As a service to the theatre community, AACT provides over 1000 definitions of theatrical terms. Fully searchable, our glossary is helpful for technical staff, directors, actors, producers, or anyone wanting to better understand the inner workings of theatre.
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|A small spotlight used at a short distance to give sharp illumination to an actor's face, or to a limited portion of the acting area.
|(verb) To invest in a prospective production.
|BACK DROP or BACKDROP
|A large curtain, usually painted to represent the sky, a landscape, or some other background, dropped upstage to form the back of a wing set and to mask the backstage space; now commonly supplanted by a cyclorama.
|A flat used at the back of the stage.
|BACK LIGHTING or BACKLIGHTING
|The illumination of a scene from behind the actors, usually from the back of the stage.
|BACK OF THE HOUSE
|The parts of the theatre behind the proscenium, or behind the stage setting.
|Front of the House/Front of House
|BACK PIECE or BACK-PIECE
|A wig for the back of the head only.
|BACK STAGE or BACKSTAGE
|Collectively, the parts of the theatre that lie behind the proscenium arch (or behind the back wall of the stage setting), including the stage, the workshops, the dressing rooms, and the areas and spaces beside, above, or under the stage. Sometimes used only to refer to the dressing rooms and green rooms, or even just the off-stage areas.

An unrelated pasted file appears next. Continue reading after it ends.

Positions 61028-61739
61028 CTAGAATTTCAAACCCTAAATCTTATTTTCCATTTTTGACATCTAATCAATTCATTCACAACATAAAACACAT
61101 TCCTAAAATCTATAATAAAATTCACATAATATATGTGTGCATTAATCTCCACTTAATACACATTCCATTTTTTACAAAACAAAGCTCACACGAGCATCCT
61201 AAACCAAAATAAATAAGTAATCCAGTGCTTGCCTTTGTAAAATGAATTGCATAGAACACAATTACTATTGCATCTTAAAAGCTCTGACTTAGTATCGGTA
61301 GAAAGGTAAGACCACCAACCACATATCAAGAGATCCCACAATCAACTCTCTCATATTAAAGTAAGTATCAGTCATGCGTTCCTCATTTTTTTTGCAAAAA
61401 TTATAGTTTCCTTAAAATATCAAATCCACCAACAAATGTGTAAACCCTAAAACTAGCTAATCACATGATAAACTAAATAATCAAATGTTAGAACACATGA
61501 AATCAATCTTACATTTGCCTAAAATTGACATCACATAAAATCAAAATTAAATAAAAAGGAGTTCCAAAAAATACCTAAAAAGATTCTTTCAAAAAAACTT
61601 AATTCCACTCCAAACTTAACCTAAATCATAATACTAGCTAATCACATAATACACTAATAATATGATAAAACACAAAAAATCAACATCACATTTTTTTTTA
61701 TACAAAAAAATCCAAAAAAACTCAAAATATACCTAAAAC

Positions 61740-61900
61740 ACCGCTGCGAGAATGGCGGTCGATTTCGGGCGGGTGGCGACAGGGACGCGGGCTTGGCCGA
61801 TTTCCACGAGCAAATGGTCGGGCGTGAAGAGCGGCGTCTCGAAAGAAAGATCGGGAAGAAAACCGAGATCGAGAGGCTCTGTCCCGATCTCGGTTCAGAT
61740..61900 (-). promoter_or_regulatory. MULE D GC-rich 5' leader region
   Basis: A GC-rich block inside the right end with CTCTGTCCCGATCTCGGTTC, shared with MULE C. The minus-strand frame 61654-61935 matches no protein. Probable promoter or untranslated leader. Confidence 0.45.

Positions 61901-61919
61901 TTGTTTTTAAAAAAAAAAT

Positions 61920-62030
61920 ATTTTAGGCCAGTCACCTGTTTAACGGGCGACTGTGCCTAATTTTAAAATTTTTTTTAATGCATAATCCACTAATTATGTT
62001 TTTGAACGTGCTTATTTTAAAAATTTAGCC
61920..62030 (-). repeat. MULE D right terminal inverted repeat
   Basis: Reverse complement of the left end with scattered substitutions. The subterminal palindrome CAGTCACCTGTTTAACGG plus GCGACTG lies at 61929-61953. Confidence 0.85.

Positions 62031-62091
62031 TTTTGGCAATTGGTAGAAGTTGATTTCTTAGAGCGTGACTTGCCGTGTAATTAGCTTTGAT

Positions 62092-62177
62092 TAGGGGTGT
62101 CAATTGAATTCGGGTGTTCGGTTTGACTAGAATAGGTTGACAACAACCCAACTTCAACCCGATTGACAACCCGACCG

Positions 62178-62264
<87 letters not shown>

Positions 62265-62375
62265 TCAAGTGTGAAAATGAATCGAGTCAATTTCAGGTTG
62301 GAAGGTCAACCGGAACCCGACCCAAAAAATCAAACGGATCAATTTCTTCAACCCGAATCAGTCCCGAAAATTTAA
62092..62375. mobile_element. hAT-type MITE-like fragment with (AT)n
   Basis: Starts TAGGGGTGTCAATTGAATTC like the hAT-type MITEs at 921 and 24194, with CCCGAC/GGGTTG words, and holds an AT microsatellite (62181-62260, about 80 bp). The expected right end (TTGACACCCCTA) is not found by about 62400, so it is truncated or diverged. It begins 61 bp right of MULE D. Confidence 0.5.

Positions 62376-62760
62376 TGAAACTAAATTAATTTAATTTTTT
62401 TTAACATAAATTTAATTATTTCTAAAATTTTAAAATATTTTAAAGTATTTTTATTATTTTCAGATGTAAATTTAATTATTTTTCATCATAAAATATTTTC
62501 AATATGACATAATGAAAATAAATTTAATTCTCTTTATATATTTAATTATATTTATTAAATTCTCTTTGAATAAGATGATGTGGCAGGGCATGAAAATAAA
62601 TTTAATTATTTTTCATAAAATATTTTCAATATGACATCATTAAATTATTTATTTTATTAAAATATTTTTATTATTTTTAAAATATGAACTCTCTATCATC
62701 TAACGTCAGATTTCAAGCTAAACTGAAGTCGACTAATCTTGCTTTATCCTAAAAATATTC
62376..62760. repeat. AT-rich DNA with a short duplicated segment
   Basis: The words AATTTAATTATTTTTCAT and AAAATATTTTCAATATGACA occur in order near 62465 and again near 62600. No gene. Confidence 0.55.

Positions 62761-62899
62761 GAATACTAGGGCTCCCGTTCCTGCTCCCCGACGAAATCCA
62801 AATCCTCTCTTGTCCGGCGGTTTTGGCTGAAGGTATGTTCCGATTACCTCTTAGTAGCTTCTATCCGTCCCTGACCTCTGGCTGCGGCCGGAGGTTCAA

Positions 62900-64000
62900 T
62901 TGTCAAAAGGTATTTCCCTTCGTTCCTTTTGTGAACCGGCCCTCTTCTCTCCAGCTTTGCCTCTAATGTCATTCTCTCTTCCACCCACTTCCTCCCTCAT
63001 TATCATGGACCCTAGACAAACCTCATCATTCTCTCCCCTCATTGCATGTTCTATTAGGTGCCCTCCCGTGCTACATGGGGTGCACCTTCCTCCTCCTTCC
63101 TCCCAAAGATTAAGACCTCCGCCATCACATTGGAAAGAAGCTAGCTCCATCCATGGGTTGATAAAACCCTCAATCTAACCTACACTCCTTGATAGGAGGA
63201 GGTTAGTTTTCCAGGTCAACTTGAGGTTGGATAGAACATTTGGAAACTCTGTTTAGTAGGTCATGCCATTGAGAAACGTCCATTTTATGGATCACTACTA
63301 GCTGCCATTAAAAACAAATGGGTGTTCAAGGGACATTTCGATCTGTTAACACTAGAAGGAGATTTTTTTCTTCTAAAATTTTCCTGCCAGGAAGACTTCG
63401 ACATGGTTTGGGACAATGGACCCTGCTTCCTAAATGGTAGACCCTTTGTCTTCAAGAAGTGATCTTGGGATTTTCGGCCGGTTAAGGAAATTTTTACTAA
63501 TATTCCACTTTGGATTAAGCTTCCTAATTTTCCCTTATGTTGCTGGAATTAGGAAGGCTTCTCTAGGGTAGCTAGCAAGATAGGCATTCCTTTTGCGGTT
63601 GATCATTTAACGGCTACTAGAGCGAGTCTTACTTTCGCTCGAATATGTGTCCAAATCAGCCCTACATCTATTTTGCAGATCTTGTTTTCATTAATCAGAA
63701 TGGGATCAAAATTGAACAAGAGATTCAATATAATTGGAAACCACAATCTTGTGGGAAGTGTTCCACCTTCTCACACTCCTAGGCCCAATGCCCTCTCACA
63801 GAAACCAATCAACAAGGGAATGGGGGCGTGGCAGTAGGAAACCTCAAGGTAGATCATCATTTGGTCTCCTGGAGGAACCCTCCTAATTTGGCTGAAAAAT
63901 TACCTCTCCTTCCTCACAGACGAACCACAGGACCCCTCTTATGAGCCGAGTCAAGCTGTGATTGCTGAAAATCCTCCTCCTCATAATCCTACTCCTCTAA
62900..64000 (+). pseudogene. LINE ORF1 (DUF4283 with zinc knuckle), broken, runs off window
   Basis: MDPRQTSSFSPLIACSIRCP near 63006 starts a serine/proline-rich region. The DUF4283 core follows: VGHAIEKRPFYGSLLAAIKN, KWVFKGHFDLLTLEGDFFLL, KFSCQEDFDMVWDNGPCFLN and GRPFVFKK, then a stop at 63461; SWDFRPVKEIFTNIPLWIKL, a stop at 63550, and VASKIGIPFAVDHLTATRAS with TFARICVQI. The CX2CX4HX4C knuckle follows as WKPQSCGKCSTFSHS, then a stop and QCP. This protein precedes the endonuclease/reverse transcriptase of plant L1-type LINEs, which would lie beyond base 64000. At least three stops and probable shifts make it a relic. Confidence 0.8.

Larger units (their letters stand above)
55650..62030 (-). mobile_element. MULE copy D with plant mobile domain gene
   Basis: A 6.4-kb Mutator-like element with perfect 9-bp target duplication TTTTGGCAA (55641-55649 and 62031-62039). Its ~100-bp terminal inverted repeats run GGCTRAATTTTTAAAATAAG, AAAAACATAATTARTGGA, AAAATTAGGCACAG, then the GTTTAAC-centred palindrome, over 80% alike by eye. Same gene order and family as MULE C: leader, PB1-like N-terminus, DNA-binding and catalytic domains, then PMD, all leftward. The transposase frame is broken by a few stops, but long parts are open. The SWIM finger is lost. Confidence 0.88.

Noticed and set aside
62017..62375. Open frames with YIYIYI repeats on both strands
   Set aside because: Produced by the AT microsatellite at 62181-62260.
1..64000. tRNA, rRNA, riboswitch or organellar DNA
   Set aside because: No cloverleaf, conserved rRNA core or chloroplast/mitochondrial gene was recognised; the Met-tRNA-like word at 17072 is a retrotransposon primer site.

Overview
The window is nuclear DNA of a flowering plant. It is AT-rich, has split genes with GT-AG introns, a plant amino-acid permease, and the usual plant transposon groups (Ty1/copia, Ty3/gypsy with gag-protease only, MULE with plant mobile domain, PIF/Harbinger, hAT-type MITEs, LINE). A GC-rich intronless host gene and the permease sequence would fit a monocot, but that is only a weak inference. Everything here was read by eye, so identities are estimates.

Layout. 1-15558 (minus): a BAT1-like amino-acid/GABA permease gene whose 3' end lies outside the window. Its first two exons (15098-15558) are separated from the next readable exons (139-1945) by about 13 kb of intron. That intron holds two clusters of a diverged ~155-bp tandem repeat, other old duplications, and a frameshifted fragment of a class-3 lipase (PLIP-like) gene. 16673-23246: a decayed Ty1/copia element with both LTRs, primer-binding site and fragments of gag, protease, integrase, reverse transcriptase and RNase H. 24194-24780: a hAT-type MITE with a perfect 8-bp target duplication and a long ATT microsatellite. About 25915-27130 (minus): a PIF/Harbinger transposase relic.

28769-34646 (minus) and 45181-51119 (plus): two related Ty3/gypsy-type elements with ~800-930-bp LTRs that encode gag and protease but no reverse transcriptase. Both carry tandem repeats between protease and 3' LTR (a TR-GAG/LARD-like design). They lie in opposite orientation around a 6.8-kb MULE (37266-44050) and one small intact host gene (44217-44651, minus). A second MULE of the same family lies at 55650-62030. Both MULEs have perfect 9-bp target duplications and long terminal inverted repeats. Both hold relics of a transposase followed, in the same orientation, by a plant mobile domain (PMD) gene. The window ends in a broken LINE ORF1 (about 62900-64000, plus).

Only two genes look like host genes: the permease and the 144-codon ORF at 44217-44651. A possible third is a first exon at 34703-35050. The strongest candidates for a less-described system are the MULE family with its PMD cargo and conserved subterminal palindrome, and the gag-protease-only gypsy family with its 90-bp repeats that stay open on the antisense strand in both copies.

|The rear wall of the stage or stage setting.
|A person who invests in a prospective production; an angel.
|A pin hinge capable of being turned back on itself, used to join flats.
|1) The setting or scenic display before which actors perform (short for scenic background). 2) In a script, previous events, environment. 3) Background music.
|An expository scene in which the events and dialogue indicate the time, the place, or other information needed by the spectator.
|1) Scenic piece as a backing behind an opening in the set (window etc.) which hides the technical areas beyond. 2) The money invested in a commercial production (by a Backer).
|A low-wattage light, used to give diffused illumination to the space beyond openings such as doors, and placed behind, or less often in front of a backing.
|Light coming from upstage, behind scenery or actors, to sculpt and separate them from the background.
|An audience's laugh at the wrong moment.